On May 29, 2019, Hearing Health Foundation (HHF) and 11 other Friends of the Congressional Hearing Health Caucus (FCHHC) member organizations co-sponsored a briefing luncheon on the economics of hearing health care for Congressional staff and other Federal employees at the Rayburn Office House Building on Capitol Hill.

As both a leader in hearing loss research and a founding member of the FCHHC, the coalition that supports the policy interests of the Congressional Hearing Health Caucus (CHHC), HHF is committed to increasing adoption of hearing loss treatment. The CHHC, a U.S. House of Representatives caucus* co-chaired by Reps. David McKinley (R-WV) and Mike Thompson (D-CA), aims to raise awareness of issues that affect Americans with hearing loss, and has previously been influential in the passage and preservation of universal newborn hearing screening legislation. Each year, the FCHHC organizes a briefing for Congressional staffers on an important topic in hearing health.

Event Flyer (Click to Enlarge)

Event Flyer (Click to Enlarge)

The year’s meeting, entitled “Understanding the Cost of Not Treating Hearing Loss in Adults,” featured two expert speakers, Richard K. Gurgel, M.D., clinician and Associate Professor of Otolaryngology at University of Utah School of Medicine, and Ian Windmill, Ph.D., Clinical Director of the Division of Audiology at Cincinnati Children's Hospital Medical Center.

Gurgel and Windmill spoke about the prevalence of hearing loss and its impact, noting that by 2060, this sensory deficit — the most common among seniors — will impact more than 73 million adults, with the overwhelming majority financially unable to pursue treatment. According to the NIDCD, about 70% of adults ages 70 and older who could benefit from hearing aids have used the devices.

Cost is the largest barrier to purchasing hearing aids, the primary treatment for hearing loss, among adults in the U.S. A 2017 Hearing Health Foundation (HHF) and Hearing Loss Association of America (HLAA) survey found that the cost of hearing aids exceed the next most commonly cited limitation — uncertainty about where to get hearing tested — by 575 percent.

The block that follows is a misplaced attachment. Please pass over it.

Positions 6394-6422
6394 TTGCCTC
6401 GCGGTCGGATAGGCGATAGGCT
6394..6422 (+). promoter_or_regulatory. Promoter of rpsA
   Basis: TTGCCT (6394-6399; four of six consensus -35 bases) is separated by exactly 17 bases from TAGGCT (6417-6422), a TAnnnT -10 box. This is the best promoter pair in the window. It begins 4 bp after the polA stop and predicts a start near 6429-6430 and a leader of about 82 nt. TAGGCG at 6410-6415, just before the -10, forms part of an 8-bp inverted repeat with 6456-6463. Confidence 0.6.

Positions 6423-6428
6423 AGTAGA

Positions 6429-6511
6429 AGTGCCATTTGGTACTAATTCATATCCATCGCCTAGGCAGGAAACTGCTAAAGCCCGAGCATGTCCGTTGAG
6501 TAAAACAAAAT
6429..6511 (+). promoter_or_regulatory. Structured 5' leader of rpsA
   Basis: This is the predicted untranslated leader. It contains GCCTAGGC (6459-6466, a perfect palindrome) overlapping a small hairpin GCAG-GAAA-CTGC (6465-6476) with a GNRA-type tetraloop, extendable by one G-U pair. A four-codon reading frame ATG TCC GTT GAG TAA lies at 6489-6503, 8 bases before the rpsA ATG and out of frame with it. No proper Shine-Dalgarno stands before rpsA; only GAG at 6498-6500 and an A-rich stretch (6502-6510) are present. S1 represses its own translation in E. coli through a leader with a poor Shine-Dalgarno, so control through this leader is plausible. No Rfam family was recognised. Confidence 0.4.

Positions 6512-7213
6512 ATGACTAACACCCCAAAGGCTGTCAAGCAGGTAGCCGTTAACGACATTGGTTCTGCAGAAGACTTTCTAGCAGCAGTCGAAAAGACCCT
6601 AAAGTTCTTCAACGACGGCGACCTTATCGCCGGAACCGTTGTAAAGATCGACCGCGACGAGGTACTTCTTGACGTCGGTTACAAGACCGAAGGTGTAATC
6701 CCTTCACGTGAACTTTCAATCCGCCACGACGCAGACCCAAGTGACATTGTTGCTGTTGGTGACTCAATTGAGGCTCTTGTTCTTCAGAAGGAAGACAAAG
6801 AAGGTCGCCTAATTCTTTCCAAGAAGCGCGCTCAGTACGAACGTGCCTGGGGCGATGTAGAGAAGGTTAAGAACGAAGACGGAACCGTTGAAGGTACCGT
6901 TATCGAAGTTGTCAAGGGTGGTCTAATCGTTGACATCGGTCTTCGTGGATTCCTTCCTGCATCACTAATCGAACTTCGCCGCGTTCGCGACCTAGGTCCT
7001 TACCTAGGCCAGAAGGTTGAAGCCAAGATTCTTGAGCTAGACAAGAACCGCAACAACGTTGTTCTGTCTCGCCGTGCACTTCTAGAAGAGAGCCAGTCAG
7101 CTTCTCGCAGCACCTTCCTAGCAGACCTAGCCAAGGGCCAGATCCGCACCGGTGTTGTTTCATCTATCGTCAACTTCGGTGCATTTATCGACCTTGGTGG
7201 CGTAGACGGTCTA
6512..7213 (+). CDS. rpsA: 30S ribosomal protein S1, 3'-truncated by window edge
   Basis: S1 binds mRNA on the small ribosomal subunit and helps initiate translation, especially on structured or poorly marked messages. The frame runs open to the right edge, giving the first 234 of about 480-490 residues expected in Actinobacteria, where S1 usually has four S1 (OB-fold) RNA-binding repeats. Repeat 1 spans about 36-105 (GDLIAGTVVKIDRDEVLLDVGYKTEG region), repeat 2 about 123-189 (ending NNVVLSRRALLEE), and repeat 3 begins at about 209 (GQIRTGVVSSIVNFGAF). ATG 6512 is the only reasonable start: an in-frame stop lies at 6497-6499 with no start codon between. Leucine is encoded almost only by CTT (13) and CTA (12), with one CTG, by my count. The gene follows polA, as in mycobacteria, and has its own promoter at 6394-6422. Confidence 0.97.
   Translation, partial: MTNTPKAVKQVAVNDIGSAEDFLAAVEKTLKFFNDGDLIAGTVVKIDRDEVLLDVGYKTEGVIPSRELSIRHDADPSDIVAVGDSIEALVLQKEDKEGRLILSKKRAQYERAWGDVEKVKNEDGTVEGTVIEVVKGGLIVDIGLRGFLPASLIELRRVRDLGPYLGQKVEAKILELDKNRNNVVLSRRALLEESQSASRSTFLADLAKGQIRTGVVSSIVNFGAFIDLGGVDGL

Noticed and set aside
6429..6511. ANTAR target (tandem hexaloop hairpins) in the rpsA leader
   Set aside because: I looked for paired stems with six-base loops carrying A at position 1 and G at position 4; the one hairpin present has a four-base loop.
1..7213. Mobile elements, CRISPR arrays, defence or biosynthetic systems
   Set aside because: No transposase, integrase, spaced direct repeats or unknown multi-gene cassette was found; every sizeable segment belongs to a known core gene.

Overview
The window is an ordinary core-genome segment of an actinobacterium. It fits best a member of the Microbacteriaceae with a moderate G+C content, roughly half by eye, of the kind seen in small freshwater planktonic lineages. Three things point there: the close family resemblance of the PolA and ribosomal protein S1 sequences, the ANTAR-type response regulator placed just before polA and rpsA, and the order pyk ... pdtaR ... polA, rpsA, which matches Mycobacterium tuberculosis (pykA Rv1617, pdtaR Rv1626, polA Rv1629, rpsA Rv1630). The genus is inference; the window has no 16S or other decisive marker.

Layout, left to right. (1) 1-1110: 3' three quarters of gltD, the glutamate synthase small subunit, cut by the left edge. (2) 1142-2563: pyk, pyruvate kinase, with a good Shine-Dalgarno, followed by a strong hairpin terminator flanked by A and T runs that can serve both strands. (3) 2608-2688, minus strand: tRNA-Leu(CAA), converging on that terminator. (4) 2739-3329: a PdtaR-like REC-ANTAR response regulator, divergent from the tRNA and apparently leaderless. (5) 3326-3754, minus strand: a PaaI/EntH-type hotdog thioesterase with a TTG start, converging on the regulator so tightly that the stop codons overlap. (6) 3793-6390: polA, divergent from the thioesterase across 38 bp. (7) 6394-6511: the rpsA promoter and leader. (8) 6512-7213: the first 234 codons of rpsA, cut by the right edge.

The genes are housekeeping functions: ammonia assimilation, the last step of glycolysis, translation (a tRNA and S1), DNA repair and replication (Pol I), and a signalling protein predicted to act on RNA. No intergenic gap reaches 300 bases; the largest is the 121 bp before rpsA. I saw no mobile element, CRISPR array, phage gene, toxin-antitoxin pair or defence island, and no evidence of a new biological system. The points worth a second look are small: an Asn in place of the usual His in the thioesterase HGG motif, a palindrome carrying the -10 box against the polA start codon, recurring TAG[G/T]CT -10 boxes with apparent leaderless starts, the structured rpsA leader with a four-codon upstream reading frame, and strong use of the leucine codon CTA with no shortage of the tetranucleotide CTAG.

Both Gurgel and Windmill cited the implications of paper entitled “Cost-Benefit Analysis of Hearing Care Services: What Is It Worth to Medicare?”, published in the Journal of the American Geriatric Society in April 2019. The paper’s authors determined that the average annual spending of Medicare beneficiaries who use hearing care services is $8,196, which the spending of those who do not use hearing care services is $10,709, an annual difference of $2,513 per recipient. This difference amounts to a cost savings of more than $7 billion to Medicare annually.

Windmill also cited a report showing that worker’s compensation costs related to hearing loss for a single year in Kentucky averaged $14,500 per person and amounted to a total of $14.5 million statewide. From this report, we can estimate at least $725 million in worker’s compensation payments related to hearing loss are made each year.

While the Congressional luncheon attendees were enthusiastic, and the economic case for Medicare coverage of hearing aids is compelling, more advocacy work is needed to maximize the number of older adults treating hearing loss. HHF encourages you to take action by inviting your local representatives to join the CHHC and to garner support for relevant existing bills: Medical Hearing Aid Coverage Act of 2019 (H.R. 1518), Medicare Dental, Vision, and Hearing Benefit Act of 2019 (S. 1423 / H.R. 1393), and the Seniors Have Eyes, Ears, and Teeth Act (H.R. 576).

You can learn more about the FCHHC and review the presenters’ slides via the American Cochlear Implant Alliance.

*Current members of the CHHC, as of June 2019:

Gus Bilirakis (R-FL)
Andre Carson (D-IN)
Kevin Cramer (R-ND)
Rosa DeLauro (D-CT)
Eliot Engel (D-NY)
Bob Goodlatte (R-VA)
Peter King (R-NY)